Good morning! It’s Valentine’s Day, and to celebrate, we’re looking at a couple of cheap cars that aren’t completely embarassing, for once. But before we find our perfect luxury coupe match, we need to see which of our twos-of-a-kind you chose yesterday:
There you have it. Prince Valiant and his rusty sidekick emerge victorious. Several of you pointed out that both of those stalwart slant-six classics are probably worth fixing up, rather than relegating one to parts-car status, and I’m inclined to agree. (Get it? Inclined, because slant six… ah, never mind.)
Now then: One of the big problems with the cheap-car lifestyle is that the cars you find at the bottom end of the price spectrum tend to be a bit rough-and-ready. They’re fine for driving to work, and no one is going to turn their noses up at them at a gas station or supermarket, but sometimes you just want something a little less scruffy for those two times a year you splurge on dinner at a place with valet parking, you know? Well, fear not, because I’ve managed to find two good-running, good-looking two-doors that are just the ticket, and won’t keep you from affording that fancy dinner. Let’s take a look.
Engine/drivetrain: 4.3 liter overhead cam V8, five-speed automatic, RWD
Location: Clackamas, OR
Odometer reading: 151,000 miles
Now, right up front, let’s be honest: none of us are going to be impressed by a 24-year-old Mercedes. We know better. We’re going to take one look at it and think about the condition of the wiring harness, and start putting together a mental shopping list from PelicanParts, and wonder whether those foggy headlights are going to polish up or not. But what we might not see, at first glance, is what the rest of the world sees: This is a nice little car.
This was the top of the line for Mercedes’s small coupe in 1999, with a 4.3 liter V8 shoehorned in place of the typical four or V6 engines. A year later, that V8 could be punched out to 5.4 liters in the AMG-ified CLK 55, but you’re not likely to find a nice one of those for under three grand. If I’m not mistaken, this one has the seventeen-inch wheels of the AMG version, which were available as part of a “Sport Package,” or on eBay anytime in the intervening two decades.
Inside, it’s all leather and wood as you would expect, and except for some wear and a popped seam on the driver’s seat, is in good shape. There is some scorched paint (or clearcoat) on the outside, but it’s still pretty shiny. Those foggy headlights will need a little attention. We don’t get much to go on in terms of mechanical condition other than “runs and drives excellent” and assurances that the HVAC system works as it should.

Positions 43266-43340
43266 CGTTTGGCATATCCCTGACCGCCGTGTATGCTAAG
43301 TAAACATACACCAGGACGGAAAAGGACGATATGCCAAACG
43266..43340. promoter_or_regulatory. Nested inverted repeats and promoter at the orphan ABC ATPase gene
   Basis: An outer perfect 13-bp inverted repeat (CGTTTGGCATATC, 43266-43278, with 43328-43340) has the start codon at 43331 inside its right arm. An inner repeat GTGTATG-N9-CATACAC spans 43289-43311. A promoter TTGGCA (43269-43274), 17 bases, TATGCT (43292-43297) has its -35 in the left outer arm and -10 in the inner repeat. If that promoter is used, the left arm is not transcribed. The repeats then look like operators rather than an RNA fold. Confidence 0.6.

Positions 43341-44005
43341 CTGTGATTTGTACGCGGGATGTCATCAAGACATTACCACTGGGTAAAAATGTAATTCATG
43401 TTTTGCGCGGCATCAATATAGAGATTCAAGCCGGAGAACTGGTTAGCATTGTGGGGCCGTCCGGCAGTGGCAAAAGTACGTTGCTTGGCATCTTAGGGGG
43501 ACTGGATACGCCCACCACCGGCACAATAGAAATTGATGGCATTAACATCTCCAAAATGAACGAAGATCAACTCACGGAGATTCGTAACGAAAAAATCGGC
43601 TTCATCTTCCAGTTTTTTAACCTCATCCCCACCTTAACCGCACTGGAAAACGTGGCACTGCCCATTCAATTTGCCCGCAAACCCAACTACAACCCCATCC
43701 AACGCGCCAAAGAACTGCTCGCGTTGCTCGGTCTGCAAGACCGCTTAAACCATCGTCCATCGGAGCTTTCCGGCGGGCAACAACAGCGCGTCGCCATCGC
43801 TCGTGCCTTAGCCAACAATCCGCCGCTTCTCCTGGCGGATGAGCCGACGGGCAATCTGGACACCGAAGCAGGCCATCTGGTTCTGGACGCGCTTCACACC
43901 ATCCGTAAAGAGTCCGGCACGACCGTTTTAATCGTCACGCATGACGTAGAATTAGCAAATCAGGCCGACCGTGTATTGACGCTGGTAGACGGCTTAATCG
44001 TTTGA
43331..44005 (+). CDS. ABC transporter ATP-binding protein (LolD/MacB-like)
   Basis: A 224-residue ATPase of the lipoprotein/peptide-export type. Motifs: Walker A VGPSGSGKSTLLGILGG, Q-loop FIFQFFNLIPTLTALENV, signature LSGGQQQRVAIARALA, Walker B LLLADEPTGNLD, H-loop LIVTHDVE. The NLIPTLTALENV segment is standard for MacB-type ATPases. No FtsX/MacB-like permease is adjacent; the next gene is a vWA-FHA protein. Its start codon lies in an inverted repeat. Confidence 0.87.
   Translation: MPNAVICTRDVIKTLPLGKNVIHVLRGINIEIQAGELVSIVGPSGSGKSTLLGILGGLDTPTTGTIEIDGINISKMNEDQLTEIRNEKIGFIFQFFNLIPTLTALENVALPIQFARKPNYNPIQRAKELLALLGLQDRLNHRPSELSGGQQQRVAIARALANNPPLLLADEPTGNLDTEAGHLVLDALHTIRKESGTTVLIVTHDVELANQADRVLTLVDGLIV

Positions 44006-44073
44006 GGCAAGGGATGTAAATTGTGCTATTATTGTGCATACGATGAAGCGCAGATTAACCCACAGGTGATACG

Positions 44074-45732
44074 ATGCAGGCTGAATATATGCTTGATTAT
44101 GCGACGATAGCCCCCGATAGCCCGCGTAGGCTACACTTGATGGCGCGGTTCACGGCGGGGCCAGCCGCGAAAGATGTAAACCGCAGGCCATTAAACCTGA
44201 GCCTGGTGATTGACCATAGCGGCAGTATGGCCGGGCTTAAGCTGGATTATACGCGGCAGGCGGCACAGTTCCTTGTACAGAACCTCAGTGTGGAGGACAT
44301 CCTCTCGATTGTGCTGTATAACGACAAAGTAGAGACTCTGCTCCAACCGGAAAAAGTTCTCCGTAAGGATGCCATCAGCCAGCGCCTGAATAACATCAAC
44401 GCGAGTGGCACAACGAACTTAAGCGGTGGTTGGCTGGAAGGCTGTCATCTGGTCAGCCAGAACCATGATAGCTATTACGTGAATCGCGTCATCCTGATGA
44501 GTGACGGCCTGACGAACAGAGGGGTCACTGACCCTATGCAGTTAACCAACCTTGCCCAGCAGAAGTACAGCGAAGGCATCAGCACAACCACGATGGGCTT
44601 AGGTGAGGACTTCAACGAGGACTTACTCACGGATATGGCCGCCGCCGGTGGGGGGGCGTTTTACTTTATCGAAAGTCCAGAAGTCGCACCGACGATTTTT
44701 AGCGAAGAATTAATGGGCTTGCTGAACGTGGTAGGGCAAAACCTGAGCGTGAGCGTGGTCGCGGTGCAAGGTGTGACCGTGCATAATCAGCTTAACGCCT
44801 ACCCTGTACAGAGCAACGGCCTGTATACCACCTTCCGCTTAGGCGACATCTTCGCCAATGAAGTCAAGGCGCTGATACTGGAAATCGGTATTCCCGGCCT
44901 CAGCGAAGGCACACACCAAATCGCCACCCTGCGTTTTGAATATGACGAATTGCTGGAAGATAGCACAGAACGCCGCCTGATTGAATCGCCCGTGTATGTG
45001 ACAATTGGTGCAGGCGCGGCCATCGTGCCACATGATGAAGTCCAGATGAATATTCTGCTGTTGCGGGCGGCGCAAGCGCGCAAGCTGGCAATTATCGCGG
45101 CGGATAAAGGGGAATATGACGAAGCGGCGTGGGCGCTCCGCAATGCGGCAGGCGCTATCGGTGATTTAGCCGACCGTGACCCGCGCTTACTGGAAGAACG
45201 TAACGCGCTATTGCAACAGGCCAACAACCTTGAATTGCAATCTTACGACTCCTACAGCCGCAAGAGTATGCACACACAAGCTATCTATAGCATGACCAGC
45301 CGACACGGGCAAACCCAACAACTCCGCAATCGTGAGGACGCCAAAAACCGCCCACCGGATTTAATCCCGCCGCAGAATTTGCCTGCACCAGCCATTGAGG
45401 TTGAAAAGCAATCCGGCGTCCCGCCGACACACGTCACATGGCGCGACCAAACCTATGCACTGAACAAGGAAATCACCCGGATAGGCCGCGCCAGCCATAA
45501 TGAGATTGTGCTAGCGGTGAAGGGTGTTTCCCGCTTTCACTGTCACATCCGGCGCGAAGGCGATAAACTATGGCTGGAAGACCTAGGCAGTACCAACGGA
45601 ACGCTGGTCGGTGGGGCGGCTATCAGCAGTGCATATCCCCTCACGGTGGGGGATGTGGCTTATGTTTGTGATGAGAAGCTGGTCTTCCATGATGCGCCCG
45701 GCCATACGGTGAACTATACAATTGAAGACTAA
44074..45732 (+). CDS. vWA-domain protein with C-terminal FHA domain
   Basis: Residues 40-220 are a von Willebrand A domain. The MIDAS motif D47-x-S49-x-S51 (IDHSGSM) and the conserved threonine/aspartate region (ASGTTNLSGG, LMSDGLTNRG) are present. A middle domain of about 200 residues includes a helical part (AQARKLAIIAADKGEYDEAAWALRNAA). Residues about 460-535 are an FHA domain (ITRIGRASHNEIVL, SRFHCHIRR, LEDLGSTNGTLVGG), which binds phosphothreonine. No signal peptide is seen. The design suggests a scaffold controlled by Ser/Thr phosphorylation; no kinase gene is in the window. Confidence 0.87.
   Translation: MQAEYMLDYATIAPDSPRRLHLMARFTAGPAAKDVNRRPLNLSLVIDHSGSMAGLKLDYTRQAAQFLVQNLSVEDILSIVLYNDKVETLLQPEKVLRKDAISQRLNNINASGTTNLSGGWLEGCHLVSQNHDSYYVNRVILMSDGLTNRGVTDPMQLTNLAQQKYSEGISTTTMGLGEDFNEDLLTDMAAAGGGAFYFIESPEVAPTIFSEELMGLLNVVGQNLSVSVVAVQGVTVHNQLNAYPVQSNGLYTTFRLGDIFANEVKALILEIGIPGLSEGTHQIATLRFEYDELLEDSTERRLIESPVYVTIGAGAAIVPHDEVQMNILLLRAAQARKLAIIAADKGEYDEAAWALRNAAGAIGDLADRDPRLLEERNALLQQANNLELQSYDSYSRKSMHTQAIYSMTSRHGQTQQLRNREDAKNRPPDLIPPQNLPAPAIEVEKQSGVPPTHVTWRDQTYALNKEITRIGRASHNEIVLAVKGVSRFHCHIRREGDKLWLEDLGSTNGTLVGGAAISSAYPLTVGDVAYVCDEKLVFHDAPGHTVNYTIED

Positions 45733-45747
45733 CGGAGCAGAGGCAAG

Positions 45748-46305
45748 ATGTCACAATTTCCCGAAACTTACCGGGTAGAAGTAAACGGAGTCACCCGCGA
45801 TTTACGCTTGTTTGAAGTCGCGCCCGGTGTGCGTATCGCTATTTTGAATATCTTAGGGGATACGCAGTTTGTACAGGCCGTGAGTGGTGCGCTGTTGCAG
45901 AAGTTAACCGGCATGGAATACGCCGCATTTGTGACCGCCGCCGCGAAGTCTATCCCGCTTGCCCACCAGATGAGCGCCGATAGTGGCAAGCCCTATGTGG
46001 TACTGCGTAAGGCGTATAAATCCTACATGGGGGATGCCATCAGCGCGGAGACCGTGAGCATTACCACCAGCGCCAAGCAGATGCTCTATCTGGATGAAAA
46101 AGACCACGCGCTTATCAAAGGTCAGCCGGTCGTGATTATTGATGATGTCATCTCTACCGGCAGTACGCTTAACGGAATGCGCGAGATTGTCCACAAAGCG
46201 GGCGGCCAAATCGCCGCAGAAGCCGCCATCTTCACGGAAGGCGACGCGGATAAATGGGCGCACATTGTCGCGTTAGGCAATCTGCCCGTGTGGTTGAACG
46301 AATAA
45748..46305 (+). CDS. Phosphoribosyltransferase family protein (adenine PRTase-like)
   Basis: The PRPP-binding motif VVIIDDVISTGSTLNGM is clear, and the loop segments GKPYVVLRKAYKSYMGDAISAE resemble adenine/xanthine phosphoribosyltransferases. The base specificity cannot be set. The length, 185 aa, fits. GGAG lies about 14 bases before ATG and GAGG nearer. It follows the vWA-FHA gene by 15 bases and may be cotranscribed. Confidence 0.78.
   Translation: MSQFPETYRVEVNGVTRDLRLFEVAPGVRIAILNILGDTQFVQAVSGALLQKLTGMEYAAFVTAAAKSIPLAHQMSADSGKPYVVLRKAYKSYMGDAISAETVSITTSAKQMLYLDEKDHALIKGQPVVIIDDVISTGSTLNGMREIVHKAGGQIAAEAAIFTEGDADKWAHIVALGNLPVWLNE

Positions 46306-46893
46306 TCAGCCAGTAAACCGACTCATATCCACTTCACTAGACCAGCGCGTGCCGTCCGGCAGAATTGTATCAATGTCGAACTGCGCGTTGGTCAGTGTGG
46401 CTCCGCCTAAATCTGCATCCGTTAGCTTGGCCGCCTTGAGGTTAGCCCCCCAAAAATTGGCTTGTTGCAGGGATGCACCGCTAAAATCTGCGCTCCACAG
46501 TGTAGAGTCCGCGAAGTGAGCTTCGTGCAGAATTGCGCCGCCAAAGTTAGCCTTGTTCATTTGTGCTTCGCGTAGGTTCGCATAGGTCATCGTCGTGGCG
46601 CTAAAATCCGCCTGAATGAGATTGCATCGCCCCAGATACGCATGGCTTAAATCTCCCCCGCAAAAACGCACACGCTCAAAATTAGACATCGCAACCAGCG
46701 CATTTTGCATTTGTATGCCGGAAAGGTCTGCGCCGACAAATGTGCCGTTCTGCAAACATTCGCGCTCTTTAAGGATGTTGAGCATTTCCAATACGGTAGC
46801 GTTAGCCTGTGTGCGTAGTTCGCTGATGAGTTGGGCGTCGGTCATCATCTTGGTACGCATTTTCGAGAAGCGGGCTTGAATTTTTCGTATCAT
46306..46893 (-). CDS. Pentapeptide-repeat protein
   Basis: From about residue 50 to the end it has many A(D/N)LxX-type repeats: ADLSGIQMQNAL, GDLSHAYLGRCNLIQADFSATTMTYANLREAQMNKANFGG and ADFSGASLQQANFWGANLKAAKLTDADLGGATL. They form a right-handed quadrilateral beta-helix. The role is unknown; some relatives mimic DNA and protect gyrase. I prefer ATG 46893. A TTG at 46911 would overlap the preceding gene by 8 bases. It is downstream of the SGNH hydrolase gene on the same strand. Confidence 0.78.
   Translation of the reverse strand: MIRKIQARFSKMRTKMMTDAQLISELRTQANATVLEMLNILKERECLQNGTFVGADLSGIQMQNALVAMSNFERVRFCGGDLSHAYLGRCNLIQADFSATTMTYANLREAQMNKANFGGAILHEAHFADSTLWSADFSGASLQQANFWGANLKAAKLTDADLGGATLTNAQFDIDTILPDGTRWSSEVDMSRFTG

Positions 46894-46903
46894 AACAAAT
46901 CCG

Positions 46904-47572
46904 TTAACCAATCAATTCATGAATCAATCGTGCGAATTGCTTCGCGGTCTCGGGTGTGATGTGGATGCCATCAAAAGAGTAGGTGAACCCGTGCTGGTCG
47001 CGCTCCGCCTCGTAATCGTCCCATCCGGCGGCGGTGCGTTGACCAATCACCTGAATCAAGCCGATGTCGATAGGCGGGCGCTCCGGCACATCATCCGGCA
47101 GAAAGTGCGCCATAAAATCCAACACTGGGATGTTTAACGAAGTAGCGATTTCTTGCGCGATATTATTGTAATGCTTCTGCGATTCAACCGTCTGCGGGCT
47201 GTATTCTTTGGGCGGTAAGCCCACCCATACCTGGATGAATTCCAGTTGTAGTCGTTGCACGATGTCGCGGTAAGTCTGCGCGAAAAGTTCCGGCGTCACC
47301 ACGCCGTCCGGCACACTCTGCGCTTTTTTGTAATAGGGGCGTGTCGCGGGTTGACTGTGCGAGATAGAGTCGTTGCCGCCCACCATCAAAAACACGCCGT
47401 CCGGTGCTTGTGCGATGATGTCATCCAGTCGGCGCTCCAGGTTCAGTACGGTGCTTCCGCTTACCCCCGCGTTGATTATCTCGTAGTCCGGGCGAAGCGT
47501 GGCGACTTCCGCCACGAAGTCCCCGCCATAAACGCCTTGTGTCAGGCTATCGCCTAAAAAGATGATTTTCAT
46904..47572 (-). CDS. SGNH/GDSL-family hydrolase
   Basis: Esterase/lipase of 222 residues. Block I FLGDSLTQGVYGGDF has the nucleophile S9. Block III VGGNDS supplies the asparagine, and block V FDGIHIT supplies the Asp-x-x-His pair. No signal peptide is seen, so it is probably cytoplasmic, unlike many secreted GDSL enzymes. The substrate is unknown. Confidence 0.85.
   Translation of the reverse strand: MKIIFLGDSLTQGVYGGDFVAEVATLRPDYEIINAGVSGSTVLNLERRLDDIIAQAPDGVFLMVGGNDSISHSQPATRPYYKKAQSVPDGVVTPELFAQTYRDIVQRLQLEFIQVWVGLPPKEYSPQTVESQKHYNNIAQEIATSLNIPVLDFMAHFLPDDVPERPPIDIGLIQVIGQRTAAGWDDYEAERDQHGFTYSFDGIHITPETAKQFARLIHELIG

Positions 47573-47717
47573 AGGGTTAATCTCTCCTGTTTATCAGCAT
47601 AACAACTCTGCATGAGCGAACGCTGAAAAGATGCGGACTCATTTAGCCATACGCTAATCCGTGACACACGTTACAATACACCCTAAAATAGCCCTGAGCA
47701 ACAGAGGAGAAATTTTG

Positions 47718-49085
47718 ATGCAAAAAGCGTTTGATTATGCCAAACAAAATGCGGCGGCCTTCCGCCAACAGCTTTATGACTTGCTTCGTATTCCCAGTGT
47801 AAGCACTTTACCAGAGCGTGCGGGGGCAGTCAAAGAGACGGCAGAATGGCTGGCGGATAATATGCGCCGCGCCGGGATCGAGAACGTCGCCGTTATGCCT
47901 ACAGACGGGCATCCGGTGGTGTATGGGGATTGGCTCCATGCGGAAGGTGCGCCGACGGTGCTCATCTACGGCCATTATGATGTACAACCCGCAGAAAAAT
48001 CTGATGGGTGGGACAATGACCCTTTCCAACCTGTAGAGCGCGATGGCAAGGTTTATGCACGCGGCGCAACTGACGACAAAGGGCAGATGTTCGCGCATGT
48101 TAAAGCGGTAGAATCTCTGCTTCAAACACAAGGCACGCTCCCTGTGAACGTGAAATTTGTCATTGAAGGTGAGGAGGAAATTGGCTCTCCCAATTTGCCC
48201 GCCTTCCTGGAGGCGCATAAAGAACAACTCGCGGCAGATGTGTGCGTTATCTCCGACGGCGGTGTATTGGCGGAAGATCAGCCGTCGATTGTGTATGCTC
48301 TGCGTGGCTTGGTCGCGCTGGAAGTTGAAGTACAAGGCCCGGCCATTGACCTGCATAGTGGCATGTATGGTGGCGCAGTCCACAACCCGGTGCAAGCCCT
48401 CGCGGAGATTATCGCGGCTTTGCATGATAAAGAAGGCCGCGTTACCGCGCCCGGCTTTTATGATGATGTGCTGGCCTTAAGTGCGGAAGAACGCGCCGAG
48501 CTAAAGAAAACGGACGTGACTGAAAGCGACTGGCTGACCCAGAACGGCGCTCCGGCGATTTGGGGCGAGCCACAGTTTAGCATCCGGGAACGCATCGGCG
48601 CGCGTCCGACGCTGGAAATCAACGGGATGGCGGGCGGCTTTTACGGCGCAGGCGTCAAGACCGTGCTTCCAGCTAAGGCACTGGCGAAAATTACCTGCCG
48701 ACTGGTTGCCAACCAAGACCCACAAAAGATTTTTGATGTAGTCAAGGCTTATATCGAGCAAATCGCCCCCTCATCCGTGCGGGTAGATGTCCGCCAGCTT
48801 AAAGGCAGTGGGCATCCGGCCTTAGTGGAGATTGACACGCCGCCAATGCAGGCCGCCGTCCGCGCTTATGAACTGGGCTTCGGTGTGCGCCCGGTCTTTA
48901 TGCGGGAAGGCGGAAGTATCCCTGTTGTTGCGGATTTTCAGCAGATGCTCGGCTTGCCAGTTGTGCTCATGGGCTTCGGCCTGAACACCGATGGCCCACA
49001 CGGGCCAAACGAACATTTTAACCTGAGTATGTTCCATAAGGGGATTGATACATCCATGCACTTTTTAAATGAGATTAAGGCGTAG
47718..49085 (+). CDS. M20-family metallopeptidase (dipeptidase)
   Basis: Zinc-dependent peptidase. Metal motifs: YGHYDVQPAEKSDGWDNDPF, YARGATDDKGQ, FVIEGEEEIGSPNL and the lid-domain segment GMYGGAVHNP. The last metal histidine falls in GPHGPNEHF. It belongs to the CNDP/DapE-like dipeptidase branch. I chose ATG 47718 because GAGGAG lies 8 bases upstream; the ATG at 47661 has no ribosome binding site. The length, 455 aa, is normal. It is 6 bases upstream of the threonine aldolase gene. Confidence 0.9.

I suspect that the seller photographed it at night to hide some of the cosmetic flaws, but that’s not a big deal – we’re not going for perfection, just trying to avoid embarrassing our date. The three-pointed star still carries some cachet outside of our jaded little enthusiast’s world, so at least it won’t stick out like a sore thumb in the parking lot.
Engine/drivetrain: 4.6 liter dual overhead cam V8, four-speed automatic, RWD
Location: San Diego, CA
Odometer reading: 150,000 miles
Runs/drives? Sure does!
Looking for something a little more distinctive, though maybe less prestigious? How about a lipstick-red Lincoln with the heart of a Cobra? Ford’s last-hurrah personal luxury coupe is still a sharp-looking car, even twenty-five years after the last one left the production line. And it has a little bit of hot rod panache that makes you feel a little bit cooler behind the wheel than some staid German.
The Lincoln Mark VIII is powered by a four-cam version of Ford’s Modular V8, a slightly lower tune version of the engine used in the Mustang SVT Cobra of the same era. It’s a far cry from the soggy Mark V we looked at on Friday. It’s still meant more for comfort than for canyon-carving, but it’s a step closer to the European concept of a grand tourer than the American personal luxury coupe ideal.
After 150,000 miles, this Lincoln is showing some wear around the edges, but it’s still presentable. The seller says it runs and drives well, but the air conditioning is inoperative. Not a deal-breaker this time of year, but get it fixed before taking a date to a July 4th picnic.
I like the styling of this car. The Continental spare-tire hump in the trunk lid is barely there, more of a suggestion of past glories than an in-you-face anachronism. Ford did a nice job of distinguishing this car from the cheaper Thunderbird, making sure everyone knows that it’s special. Will it impress that special someone? Maybe not, but they won’t be embarrassed to be seen getting out of it, either.
Shitboxes and style don’t often go hand-in-hand, but that doesn’t mean you can’t have nice things. You just have to dig a little deeper. I don’t think either one of these would impress anyone, exactly, but there’s nothing here you’d have to explain away either. Just a couple of nice, comfy coupes. Which one are you picking up that special someone in?
(Image credits: Craigslist sellers)